from the Iowa District Court for Polk County, Robert B.
Byizaca appeals the judgment and sentence entered after he
pled guilty to one count of dependent adult abuse.
B. A. Feitelson of Nelsen & Feitelson Law Group, P.L.C.,
West Des Moines, for appellant.
J. Miller, Attorney General, and Linda J. Hines, Assistant
Attorney General, for appellee.
Considered by Doyle, P.J., Mullins, J., and Carr, S.J.
Byizaca appeals the judgment and sentence entered after he
pled guilty to one count of dependent adult abuse, in
violation of Iowa Code section 235B.20(4) (2017). He contends
his trial counsel was ineffective by allowing him to plead
guilty and the court failed to ensure he entered his plea
knowingly and voluntarily as required by Iowa Rule of
Criminal Procedure 2.8(2)(b).
outset, we note that Byizaca failed to challenge his plea by
moving in arrest of judgment. Ordinarily, this failure
precludes a defendant from challenging the plea on direct
appeal. See Iowa R. Crim. P. 2.24(3)(a) ("A
defendant's failure to challenge the adequacy of a
guilty-plea proceeding by motion in arrest of judgment shall
preclude the defendant's right to assert such challenge
on appeal."). However, Byizaca raises two of his claims
under the ineffective-assistance-of-counsel rubric, which is
an exception to the error-preservation rule. See Nguyen
v. State, 878 N.W.2d 744, 750 (Iowa 2016). Because
Byizaca's does not raise his knowing and voluntary claim
as one of ineffective assistance, we decline to address it on
then to Byizaca's two ineffective-assistance claims. In
order to prove a claim of ineffective assistance, a defendant
must prove trial counsel failed to perform a duty and
prejudice resulted. See State v. Graves, 668 N.W.2d
860, 869 (Iowa 2003). In the context of a guilty plea, a
defendant shows prejudice by proving that, but for
counsel's breach, there is a reasonable probability the
defendant "would not have pled guilty and would have
insisted on going to trial." State v. Carroll,
767 N.W.2d 638, 641 (Iowa 2009). Unless the defendant proves
both prongs, the ineffective-assistance claim fails. See
State v. Clay, 824 N.W.2d 488, 495 (Iowa 2012). Although
we ordinarily preserve such claims for postconviction
proceedings, we will resolve them on direct appeal when the
record is adequate. See id. at 494.
first argues his trial counsel rendered ineffective
assistance by allowing him to enter his plea without a
factual basis to support the charge. See Iowa R.
Crim. P. 2.8(2)(b) (stating that the district court shall not
accept a plea without first determining it has a factual
basis). If counsel allows a defendant to plead guilty to a
charge without a factual basis, then an essential duty has
been breached and "[p]rejudice is inherent."
State v. Gines, 844 N.W.2d 437, 441 (Iowa 2014). We
look at the entire record before the district court at the
time of the plea to determine whether a factual basis for the
plea exists. See State v. Finney, 834 N.W.2d 46, 62
(Iowa 2013). "[T]he record must disclose facts to
satisfy all elements of the offense." Rhoades v.
State, 848 N.W.2d 22, 29 (Iowa 2014).
person commits a class "C" felony of dependent
adult abuse by engaging in intentional dependent adult abuse
that results in physical injury. See Iowa Code
§ 235B.20(4). Dependent adult abuse occurs if a
caretaker's willful or negligent acts or omissions result
in an injury to or assault of a dependent adult. Id.
§ 235B.2(5)(a)(1)(a). The minutes of evidence allege
that Byizaca struck the dependent adult in the face with an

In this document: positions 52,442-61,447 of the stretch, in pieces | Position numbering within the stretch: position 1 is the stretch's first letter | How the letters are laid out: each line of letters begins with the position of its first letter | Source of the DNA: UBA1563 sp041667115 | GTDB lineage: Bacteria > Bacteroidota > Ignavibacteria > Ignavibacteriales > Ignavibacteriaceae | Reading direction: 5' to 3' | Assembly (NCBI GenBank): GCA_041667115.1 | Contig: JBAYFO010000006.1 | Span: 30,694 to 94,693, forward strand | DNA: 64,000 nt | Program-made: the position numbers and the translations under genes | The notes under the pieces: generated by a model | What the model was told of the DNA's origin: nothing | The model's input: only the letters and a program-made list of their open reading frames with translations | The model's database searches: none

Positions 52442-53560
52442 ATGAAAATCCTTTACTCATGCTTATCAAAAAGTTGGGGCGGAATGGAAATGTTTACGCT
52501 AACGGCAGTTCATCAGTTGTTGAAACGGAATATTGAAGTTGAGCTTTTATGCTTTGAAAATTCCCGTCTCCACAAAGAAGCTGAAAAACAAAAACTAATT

open hand, resulting in bruising and scratches near the
dependent adult's eye. Both the dependent adult and a
staff member who witnessed the incident reported
Byizaca's actions. There is a sufficient factual basis in
the record for Byicaza's plea. Although Byicaza claims
the record fails to establish that the offense occurred
without justification, the State is not required to disprove
an affirmative defense. See State v. Antenucci, 608
N.W.2d 19, 19 (Iowa 2000) (observing that a guilty plea
"waives all defenses and objections"); State v.
Delay, 320 N.W.2d 831, 834 (Iowa 1982) (noting that
"justification is an affirmative defense to
assault"); State v. Ledesma, No 18-0253, 2018
WL 5291356, at *3-4 (Iowa Ct. App. Oct. 24, 2018) (holding
State is not required to prove absence of an affirmative
defense to establish a factual basis for guilty plea);
State v. McKibbon, No. 17-1533, 2018 WL 1631384, at
*2 (Iowa Ct. App. Apr. 4, 2018) (holding defendant failed to
establish counsel was ineffective in permitting him to plead
guilty to assault charge where the minutes of evidence
"clearly provide a factual basis" for the plea and
lack "any evidence or even a suggestion" that
defendant asserted a justification for the assault);
State v. Spencer, No. 12-1329, 2013 WL 264214, at *2
(Iowa Ct. App. Jan. 24, 2013) (finding a factual basis for
acceptance of defendant's guilty plea where the record
established the State could prove each element of assault
beyond a reasonable doubt and contained no evidence that the
defendant attempted to prove justification).
Byicaza alleges his trial counsel was ineffective for
allowing him to plead guilty because the definition of
"dependent adult abuse" concerning willful or
negligent acts or omissions of a caretaker that result in
"injury which is at a variance with the history given of
the injury" is unconstitutionally vague. Iowa Code
§ 235B.2(5)(a)(1)(a). Byicaza was not convicted of
dependent adult abuse on this basis. Therefore, he lacks
standing to raise this claim. See State v. Reed, 618
N.W.2d 327, 332 (Iowa 2000) (holding that although a
defendant has standing to claim a statute is
unconstitutionally vague as applied to the defendant, that
does not mean a defendant has standing to claim the statute
is unconstitutional as applied to others).
Byicaza has failed to prove his counsel was ineffective based
on the two grounds raised in this appeal, we ...